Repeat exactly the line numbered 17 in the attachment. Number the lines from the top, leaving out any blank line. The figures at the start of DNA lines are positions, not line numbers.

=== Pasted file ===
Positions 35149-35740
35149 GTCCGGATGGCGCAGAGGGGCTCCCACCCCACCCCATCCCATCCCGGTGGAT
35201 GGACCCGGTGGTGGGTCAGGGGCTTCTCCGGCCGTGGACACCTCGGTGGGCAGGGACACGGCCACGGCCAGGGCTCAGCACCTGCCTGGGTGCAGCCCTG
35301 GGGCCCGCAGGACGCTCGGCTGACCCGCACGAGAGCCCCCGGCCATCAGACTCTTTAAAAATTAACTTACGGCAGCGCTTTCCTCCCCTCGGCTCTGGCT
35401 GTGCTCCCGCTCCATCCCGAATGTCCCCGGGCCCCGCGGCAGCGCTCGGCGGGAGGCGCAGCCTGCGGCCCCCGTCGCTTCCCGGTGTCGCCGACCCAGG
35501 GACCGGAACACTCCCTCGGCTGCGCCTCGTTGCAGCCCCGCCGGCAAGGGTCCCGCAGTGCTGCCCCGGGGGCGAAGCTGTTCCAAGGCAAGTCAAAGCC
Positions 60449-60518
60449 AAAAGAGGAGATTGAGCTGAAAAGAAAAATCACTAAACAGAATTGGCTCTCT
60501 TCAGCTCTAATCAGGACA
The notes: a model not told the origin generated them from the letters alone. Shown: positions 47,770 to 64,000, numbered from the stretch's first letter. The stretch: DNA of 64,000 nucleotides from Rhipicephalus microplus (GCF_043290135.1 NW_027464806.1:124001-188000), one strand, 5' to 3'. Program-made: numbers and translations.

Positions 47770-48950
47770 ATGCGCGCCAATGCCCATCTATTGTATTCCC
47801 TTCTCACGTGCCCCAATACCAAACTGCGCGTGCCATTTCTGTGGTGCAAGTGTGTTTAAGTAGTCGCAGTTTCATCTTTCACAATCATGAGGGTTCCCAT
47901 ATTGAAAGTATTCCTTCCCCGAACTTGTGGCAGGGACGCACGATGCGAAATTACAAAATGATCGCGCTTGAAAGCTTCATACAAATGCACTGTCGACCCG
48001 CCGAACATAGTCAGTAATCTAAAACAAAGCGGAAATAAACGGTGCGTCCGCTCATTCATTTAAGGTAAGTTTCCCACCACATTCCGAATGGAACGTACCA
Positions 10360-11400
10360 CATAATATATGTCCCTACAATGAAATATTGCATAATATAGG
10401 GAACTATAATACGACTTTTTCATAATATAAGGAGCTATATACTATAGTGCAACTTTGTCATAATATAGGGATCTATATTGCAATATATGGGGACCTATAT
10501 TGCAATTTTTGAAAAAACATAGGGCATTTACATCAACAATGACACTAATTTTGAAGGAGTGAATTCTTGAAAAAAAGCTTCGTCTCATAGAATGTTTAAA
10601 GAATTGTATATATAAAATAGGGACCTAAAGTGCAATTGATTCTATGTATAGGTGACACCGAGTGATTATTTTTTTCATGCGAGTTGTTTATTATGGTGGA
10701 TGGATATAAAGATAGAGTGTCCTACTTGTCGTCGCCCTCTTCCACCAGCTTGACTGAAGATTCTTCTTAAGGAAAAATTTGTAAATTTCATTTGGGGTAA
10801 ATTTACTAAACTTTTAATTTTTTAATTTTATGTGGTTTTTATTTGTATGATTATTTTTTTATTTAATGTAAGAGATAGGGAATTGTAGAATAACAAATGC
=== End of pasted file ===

10360 CATAATATATGTCCCTACAATGAAATATTGCATAATATAGG